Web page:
International Women’s Day

Today is International Women’s Day. It is a day about celebrating the economic, social, political, and cultural achievements of women. I feel that this particular International Women’s Day is significant because of some of the events that took place over the past year. We saw a woman direct a female starring superhero movie, arguably the most successful D.C. comics movie in years in Wonder Woman. We saw the movement of #MeToo of women standing up against sexual harassment and assault in the workplace. I believe that 2017 was just the start of women standing up.

Some discrimination that women face just blows my mind. I have never understood why people think that women can’t do certain jobs. Don’t get me wrong. Men are ridiculed too for doing “women’s jobs.” But when a guy is ridiculed for being a “male nurse,” it’s not because they think he can’t do the job. It’s because they think he should have aimed higher and become a doctor. When a woman is ridiculed for a job, it’s often because people don’t believe she’s smart enough or strong enough. I have heard so many horror stories of harassment in the fire service, including one suicide. I am so lucky to be in the department I am, and I have never had issues because I am a girl. Gender has never mattered in my department, and I am grateful.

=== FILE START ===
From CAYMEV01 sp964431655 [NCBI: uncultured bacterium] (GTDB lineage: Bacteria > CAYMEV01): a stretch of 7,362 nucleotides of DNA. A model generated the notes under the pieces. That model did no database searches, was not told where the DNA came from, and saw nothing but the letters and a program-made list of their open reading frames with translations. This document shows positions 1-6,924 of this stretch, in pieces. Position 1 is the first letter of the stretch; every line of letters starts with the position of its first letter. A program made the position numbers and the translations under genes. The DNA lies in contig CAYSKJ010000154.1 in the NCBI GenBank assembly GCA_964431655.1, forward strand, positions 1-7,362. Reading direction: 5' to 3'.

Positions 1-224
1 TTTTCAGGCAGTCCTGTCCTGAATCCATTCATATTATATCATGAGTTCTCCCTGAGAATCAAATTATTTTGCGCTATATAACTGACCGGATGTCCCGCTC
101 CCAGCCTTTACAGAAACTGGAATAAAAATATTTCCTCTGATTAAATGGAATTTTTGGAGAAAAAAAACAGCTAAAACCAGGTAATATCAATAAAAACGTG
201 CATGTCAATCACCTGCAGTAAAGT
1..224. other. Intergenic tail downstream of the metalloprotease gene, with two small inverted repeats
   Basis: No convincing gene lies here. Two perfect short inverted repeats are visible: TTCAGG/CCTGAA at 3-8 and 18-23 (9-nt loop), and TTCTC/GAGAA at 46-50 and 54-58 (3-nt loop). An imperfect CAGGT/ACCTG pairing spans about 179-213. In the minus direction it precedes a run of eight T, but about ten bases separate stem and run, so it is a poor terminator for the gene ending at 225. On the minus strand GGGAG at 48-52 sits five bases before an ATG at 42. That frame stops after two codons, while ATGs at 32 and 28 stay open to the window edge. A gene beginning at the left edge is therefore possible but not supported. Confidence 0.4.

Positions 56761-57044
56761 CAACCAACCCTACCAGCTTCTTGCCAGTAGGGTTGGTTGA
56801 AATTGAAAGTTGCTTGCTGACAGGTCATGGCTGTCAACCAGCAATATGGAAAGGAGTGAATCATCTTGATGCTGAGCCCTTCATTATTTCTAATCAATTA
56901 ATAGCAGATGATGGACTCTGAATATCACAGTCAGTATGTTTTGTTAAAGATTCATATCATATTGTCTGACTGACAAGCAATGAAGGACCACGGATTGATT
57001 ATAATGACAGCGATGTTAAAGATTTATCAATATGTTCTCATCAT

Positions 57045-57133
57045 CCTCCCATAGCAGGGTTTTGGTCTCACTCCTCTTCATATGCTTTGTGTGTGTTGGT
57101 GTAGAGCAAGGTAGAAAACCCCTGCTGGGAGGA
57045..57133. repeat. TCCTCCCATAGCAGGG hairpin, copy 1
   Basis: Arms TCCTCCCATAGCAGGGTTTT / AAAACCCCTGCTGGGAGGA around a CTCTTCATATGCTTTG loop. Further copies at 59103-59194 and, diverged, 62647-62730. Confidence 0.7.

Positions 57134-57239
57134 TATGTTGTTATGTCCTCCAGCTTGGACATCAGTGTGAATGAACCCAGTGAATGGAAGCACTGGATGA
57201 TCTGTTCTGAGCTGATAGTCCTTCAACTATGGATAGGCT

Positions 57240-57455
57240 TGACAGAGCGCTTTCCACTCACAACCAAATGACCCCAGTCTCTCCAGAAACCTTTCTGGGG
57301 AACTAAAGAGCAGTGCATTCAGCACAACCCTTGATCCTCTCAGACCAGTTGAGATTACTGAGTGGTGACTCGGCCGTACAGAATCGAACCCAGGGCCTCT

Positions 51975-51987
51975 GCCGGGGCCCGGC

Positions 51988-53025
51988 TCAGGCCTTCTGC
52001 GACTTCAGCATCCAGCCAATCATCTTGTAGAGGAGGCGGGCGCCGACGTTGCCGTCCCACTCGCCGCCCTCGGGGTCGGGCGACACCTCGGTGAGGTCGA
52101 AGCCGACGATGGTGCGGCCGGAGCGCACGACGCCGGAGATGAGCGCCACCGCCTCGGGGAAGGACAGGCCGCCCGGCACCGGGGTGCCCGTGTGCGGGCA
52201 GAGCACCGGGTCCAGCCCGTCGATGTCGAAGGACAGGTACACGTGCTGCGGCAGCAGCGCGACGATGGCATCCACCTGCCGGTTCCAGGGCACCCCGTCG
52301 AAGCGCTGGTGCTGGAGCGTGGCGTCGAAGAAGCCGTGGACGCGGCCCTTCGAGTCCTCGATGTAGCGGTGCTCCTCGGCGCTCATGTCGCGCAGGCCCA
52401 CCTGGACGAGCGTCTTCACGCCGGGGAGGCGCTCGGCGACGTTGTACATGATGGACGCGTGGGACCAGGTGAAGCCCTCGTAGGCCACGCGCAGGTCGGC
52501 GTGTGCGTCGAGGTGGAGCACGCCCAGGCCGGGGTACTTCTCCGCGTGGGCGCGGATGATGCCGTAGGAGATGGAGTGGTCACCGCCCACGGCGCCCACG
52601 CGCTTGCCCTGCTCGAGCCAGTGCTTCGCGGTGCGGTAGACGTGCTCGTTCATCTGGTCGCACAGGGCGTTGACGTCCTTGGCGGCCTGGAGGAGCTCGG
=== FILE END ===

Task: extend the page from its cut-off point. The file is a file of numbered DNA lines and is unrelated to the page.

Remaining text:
I believe that a woman should be whatever she wants to be. A girl’s dreams shouldn’t have limits. If a woman wants to be an engineer, go for it. A fashion designer? Good for you. A stay at home mom? I hope she can! But we should never put down a woman for following her dreams. What works for one woman might not work for another. We are all unique and all have our own dreams. And I think that’s wonderful. One of my favorite sayings is “BeYOUtiful.” There’s nothing better than being who you are.

Throughout history, there have been women who have gone against the standards. There have been women who haven’t been dealt the easiest hand and been successful. There are many women in my life I admire – my mother, family members, teachers and professors, and sorority sisters. But today I’m going to talk about some famous women in history and present day whom I admire.


Queen Elizabeth I


Queen Elizabeth ruled as the sole ruler of England from 1558-1603. She was the daughter of King Henry VIII and his second wife, Anne Boleyn. Her mother was beheaded when she was a baby for accusations of adultery and witchery. She spent her childhood being declared legitimate to illegitimate and back again by her slightly crazed father. Her half-sister, Queen Mary, locked her in the Tower of London for being a Protestant under a Catholicism regime. When she became queen, she stayed unmarried as to not have to give up any of her power to her husband, who would be seen as superior to her. Her armies defeated the Spanish Armada, and before the battle, in her speech she said, “I know I have the body but of a weak and feeble woman, but I have the heart and stomach of a king, and of a King of England too.” She is considered one of England’s greatest rulers and she was centuries ahead of her time. Queen Elizabeth was badass.